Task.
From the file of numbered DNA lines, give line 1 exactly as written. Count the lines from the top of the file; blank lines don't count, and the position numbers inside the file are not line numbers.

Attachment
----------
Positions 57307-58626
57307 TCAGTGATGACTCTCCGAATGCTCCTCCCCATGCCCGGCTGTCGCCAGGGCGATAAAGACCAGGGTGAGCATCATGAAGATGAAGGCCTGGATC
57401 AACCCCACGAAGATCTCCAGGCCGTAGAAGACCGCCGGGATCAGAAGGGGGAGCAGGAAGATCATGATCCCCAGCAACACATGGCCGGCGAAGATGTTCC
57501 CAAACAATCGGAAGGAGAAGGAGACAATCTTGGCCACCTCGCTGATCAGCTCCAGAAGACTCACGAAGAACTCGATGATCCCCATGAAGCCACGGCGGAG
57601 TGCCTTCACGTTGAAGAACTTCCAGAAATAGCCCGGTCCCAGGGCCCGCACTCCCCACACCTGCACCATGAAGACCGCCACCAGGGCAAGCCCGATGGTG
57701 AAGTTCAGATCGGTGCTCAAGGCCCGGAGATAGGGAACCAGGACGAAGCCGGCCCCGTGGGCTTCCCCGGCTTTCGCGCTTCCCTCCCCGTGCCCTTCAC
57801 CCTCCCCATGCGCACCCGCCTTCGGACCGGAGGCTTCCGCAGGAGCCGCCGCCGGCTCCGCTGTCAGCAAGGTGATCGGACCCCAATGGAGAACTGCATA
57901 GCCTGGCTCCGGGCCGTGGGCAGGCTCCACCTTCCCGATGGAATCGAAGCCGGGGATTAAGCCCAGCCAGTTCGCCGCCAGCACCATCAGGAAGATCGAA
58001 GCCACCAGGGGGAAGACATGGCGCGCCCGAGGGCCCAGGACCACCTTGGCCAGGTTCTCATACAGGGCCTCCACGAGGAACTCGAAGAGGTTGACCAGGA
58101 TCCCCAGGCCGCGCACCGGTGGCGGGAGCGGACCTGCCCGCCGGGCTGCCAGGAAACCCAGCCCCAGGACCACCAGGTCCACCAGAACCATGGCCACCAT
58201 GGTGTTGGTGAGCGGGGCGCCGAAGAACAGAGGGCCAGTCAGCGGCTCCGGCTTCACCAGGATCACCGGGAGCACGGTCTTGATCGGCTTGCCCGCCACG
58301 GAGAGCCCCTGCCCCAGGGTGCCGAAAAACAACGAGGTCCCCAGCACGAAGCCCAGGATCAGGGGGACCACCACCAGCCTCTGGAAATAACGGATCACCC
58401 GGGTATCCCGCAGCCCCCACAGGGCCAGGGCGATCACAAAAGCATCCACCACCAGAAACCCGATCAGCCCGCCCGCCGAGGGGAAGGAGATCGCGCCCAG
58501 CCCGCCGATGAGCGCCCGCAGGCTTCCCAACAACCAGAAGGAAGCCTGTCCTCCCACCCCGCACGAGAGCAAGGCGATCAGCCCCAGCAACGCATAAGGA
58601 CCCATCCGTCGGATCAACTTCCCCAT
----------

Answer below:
Positions 57307-58626